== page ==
© Columbia University Press
Cloth, 240 pages,
$24.95 / £17.00
Featuring the testimony of close to seventy Iraqis from all walks of life, Voices from Iraq builds a riveting chronological history unmatched for its insight and revelations. Here is a history of the war in Iraq as told entirely by Iraqis living through the U.S. invasion and occupation.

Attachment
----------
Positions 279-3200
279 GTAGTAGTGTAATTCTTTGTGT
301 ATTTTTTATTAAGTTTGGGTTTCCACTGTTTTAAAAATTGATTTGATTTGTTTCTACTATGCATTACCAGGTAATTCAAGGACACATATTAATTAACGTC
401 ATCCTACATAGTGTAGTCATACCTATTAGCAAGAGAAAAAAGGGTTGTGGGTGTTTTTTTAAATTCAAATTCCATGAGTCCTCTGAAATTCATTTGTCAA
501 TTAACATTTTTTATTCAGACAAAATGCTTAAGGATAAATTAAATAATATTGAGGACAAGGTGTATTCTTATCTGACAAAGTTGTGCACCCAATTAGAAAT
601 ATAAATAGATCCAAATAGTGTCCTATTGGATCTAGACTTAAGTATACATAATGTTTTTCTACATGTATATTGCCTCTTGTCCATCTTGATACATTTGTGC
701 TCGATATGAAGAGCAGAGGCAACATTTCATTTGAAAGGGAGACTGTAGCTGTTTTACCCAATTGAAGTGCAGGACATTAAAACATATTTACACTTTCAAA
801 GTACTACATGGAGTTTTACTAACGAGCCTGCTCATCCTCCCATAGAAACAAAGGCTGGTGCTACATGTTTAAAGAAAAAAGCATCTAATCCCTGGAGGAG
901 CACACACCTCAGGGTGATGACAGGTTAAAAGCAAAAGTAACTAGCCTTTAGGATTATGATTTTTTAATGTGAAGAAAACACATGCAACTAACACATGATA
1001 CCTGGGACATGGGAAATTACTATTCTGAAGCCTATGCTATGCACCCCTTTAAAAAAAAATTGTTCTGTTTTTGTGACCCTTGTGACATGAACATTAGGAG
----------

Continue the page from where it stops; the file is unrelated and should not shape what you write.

Beginning in 2003, this intimate narrative includes the experiential accounts of civilians, politicians, former dissidents, insurgents, and militiamen. Iraqis offering firsthand stories range from onetime Prime Minister Ayad Allawi to resistance fighters speaking on the condition of anonymity. Divided into five parts, these interviews recount the 2003 invasion; Iraq’s gradual slide into chaos from 2004 to 2005; the start of a new order in 2006; the rise of open sectarian violence over the next two years; and the effort since 2008 to reconstruct a society from relative calm. Each section includes interviews grouped into themes, with brief epilogues for the participants. Not since Studs Terkel’s The Good War has a book captured so acutely the human consequences of a conflict we are still struggling to understand. Voices from Iraq makes utterly vivid the meaning and legacy of America’s campaign in Iraq.